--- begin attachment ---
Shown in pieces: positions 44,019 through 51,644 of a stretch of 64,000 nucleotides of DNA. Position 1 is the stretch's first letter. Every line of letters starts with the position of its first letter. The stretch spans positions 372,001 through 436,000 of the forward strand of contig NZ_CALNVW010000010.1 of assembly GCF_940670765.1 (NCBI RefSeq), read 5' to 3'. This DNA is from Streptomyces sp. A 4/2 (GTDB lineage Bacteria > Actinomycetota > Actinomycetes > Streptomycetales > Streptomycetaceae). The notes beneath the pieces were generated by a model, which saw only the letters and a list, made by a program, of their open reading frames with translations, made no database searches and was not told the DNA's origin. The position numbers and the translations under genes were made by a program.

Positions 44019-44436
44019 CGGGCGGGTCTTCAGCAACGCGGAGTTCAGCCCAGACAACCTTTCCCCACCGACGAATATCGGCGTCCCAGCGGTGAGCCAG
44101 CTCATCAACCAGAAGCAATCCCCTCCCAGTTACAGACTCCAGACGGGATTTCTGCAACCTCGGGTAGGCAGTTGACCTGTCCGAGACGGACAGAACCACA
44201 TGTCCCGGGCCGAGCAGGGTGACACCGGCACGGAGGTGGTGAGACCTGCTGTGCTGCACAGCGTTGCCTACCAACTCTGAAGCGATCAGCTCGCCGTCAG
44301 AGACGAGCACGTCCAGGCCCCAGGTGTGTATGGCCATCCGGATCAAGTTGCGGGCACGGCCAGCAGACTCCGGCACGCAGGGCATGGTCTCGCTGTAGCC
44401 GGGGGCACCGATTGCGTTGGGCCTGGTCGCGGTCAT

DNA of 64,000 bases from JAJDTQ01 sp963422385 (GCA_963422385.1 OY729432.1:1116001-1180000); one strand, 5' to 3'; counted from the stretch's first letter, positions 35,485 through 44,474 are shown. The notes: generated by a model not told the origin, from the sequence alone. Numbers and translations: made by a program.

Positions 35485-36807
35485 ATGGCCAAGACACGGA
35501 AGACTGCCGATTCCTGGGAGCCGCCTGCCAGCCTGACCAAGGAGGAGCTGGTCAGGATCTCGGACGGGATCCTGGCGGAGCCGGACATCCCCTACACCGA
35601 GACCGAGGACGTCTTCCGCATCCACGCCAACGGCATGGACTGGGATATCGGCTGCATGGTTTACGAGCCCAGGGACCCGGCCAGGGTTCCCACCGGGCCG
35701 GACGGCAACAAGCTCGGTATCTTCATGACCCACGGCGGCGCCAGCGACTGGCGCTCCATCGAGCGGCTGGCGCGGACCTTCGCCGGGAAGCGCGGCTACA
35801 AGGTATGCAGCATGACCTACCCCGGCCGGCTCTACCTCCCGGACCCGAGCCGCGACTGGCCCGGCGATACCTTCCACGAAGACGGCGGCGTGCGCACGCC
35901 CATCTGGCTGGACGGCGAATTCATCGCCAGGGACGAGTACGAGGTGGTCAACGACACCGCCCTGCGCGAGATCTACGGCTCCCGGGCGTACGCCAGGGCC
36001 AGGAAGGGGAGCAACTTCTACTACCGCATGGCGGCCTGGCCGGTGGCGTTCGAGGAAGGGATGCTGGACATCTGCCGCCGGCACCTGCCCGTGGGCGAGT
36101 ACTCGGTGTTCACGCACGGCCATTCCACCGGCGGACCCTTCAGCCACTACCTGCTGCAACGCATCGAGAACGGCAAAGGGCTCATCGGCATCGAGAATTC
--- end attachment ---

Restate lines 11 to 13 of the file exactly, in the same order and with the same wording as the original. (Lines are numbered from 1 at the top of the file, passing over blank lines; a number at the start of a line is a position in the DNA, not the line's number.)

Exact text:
35501 AGACTGCCGATTCCTGGGAGCCGCCTGCCAGCCTGACCAAGGAGGAGCTGGTCAGGATCTCGGACGGGATCCTGGCGGAGCCGGACATCCCCTACACCGA
35601 GACCGAGGACGTCTTCCGCATCCACGCCAACGGCATGGACTGGGATATCGGCTGCATGGTTTACGAGCCCAGGGACCCGGCCAGGGTTCCCACCGGGCCG
35701 GACGGCAACAAGCTCGGTATCTTCATGACCCACGGCGGCGCCAGCGACTGGCGCTCCATCGAGCGGCTGGCGCGGACCTTCGCCGGGAAGCGCGGCTACA